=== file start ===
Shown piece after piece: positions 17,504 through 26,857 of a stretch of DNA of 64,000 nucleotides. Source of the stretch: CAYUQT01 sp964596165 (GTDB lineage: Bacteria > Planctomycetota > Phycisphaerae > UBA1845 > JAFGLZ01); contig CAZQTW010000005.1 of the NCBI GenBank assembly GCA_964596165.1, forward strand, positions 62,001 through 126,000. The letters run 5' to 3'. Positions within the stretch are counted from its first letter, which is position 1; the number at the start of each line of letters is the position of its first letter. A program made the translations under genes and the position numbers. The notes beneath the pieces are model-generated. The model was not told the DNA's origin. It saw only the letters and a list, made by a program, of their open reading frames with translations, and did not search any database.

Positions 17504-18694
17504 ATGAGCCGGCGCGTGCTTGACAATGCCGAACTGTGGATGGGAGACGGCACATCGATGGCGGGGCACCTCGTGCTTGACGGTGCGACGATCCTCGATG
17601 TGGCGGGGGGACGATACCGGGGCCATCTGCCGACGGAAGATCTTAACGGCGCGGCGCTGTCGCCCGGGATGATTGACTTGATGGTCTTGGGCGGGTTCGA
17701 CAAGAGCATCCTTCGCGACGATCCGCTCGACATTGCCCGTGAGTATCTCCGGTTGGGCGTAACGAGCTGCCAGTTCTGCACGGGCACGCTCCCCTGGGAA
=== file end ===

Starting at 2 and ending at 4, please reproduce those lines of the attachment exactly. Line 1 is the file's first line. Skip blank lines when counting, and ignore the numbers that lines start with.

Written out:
Positions 17504-18694
17504 ATGAGCCGGCGCGTGCTTGACAATGCCGAACTGTGGATGGGAGACGGCACATCGATGGCGGGGCACCTCGTGCTTGACGGTGCGACGATCCTCGATG
17601 TGGCGGGGGGACGATACCGGGGCCATCTGCCGACGGAAGATCTTAACGGCGCGGCGCTGTCGCCCGGGATGATTGACTTGATGGTCTTGGGCGGGTTCGA